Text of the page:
Italy’s Ilaria Cusinato began this season trained by Hosszu’s former husband and coach, Shane Tusup, but the pair split ways just months after their collaboration started. Now coached by Morena Daga in Padova, Cusinato is entered in both the 200m and 400m IM events, ranked as the 2nd-seeded swimmer in each.

However, with her coaching changes, it’s unknown where the Italian is at in her training, what her fitness level is and how seriously she is treating these Championships.

O’Connor lurks in this 200m IM as the 3rd seed with an entry time of 2:07.65, a mark she logged at that same 2018 World Cup meet in Tokyo. She owns a personal best of 2:05.13 from Netanya in 2015 and, in addition to the aforementioned ISL swim, most recently produced an effort of 2:08.42 in early November while competing at the Midlands Championships.

A budding star out of Israel may be able to get her hand on the wall for a minor medal, as 16-year-old Anastasia Gorbenko enters the meet as the 5th seed. Her entry time of 2:08.01 is slower than the 2:07.64 national record the teen just produced while competing for LA Current in Budapest last month. That ranks her above both O’Connor and Jakabos on the entry times.

Predicted Top 3 Finishers in Women’s 200 IM

  1. Katinka Hosszu, HUN
  2. Siobhan-Marie O’Connor, GBR
  3. Anastasia Gorbenko, ISR

WOMEN’S 400 IM

Hosszu is far and away the favorite in this 400m IM event, with the reigning Olympic champion owning a seed time of 4:21.40 from her victory at the 2018 Short Course World Championships. Barring a disqualification or sickness, the race is on for silver and bronze behind Hosszu, with Cusinato, Jakabos and more in the mix.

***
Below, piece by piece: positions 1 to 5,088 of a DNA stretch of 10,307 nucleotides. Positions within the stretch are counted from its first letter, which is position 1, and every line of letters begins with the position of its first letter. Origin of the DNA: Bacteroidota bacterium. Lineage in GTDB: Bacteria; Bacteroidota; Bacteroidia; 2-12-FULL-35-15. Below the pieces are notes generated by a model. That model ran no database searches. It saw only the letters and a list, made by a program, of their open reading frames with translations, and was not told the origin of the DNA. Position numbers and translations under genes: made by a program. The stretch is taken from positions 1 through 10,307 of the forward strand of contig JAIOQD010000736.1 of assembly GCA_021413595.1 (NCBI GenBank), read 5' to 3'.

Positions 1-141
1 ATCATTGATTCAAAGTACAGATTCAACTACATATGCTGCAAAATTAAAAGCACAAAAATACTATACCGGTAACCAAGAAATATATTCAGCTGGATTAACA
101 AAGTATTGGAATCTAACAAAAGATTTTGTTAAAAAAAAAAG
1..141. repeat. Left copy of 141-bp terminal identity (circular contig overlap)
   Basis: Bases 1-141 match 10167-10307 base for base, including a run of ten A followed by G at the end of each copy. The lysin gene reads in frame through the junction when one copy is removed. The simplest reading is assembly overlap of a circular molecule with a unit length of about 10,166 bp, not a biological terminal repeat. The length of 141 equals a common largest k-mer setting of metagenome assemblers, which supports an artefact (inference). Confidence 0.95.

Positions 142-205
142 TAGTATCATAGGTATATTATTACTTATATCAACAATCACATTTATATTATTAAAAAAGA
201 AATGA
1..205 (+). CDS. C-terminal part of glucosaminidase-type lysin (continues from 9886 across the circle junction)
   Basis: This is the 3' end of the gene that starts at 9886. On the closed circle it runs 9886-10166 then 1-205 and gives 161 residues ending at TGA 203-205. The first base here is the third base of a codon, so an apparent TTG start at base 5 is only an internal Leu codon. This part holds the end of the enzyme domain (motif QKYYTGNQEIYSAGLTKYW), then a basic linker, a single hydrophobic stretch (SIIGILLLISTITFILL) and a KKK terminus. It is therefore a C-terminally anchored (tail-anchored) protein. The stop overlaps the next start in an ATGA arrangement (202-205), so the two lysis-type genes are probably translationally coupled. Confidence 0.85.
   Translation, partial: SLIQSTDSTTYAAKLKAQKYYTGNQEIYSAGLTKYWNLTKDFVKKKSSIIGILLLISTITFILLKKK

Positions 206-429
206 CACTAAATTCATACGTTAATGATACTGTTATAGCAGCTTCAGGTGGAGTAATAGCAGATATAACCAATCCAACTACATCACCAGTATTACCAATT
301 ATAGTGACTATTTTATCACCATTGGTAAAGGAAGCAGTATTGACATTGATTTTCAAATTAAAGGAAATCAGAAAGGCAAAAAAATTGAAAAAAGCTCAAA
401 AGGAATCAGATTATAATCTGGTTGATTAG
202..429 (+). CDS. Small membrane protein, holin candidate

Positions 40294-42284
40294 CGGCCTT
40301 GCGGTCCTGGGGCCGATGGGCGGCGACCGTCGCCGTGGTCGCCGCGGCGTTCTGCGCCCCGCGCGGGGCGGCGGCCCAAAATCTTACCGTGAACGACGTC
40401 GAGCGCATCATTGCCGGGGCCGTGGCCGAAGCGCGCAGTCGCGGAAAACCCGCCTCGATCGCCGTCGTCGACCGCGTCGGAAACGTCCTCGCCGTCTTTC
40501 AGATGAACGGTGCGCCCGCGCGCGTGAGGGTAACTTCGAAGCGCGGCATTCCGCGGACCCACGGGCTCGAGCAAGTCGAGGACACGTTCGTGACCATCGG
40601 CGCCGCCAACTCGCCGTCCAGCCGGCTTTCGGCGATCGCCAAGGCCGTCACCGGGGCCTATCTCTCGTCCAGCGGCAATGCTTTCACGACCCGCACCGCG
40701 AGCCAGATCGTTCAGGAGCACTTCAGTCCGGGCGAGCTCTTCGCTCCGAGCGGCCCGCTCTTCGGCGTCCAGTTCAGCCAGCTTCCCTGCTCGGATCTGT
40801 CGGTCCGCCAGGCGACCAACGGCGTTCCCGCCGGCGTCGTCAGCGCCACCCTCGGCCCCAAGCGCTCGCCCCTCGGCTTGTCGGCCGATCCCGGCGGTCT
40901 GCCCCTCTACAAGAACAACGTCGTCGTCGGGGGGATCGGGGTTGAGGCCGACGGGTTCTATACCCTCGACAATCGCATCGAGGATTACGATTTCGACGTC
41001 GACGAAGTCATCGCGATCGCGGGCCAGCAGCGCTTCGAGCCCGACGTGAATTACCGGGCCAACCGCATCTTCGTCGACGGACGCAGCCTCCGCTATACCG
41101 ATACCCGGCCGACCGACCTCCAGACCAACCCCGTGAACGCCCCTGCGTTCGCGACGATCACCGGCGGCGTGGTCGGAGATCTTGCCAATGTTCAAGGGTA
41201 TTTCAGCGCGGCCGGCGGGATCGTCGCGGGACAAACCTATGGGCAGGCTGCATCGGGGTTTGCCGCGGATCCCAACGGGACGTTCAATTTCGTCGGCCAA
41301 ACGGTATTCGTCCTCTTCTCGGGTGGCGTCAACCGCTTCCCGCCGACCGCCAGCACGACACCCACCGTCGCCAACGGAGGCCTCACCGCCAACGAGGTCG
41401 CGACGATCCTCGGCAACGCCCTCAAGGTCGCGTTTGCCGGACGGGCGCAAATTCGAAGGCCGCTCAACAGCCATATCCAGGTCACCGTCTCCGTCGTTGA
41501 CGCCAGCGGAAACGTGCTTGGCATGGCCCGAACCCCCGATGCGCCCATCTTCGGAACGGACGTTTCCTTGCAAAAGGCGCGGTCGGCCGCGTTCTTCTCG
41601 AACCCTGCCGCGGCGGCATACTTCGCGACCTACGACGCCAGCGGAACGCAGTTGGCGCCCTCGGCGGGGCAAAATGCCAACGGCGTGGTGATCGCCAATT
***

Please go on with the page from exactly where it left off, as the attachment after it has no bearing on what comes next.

Were it not for the rules limiting each country to 2 swimmers in the 2nd round of competition (in this case, finals), this event would have a “1-2-3 sweep” potential for the Hungarians, as Boglarka Kapas comes in as the 4th seed. Expect the Hungarians to go all-out in prelims as there’s no room to coast in this trio.

Russia’s Irina Krivonogova is then positioned less than half a second behind.

For Kapas, the 800m free bronze medalist from Rio recently posted her 4:34.54 entry time in London as a member of Team Iron. That November swim was less than a second off of her lifetime best of 4:33.69 notched in Singapore in 2017.

However, although she hasn’t earned a senior IM medal, Krivonogova is accustomed to producing big swims under pressure. She was a member of Russia’s silver medal-winning 4x200m women’s and mixed freestyle relays at last year’s long course European Championships.

This year, the 19-year-old also got on the podium as a member of the 800m free relay at the World University Games and was a two-time relay silver medalist at the Military World Games. She’ll be hungry for her first senior individual medal.

Predicted Top 3 Finishers in Women’s 400 IM

  1. Katinka Hosszu, HUN
  2. Zsuzsanna Jakabos, HUN
  3. Irina Krivonogova, HUN

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Octopus

Correction: Kapás is one of the few non-Iron Hungarians, she swam in London Roar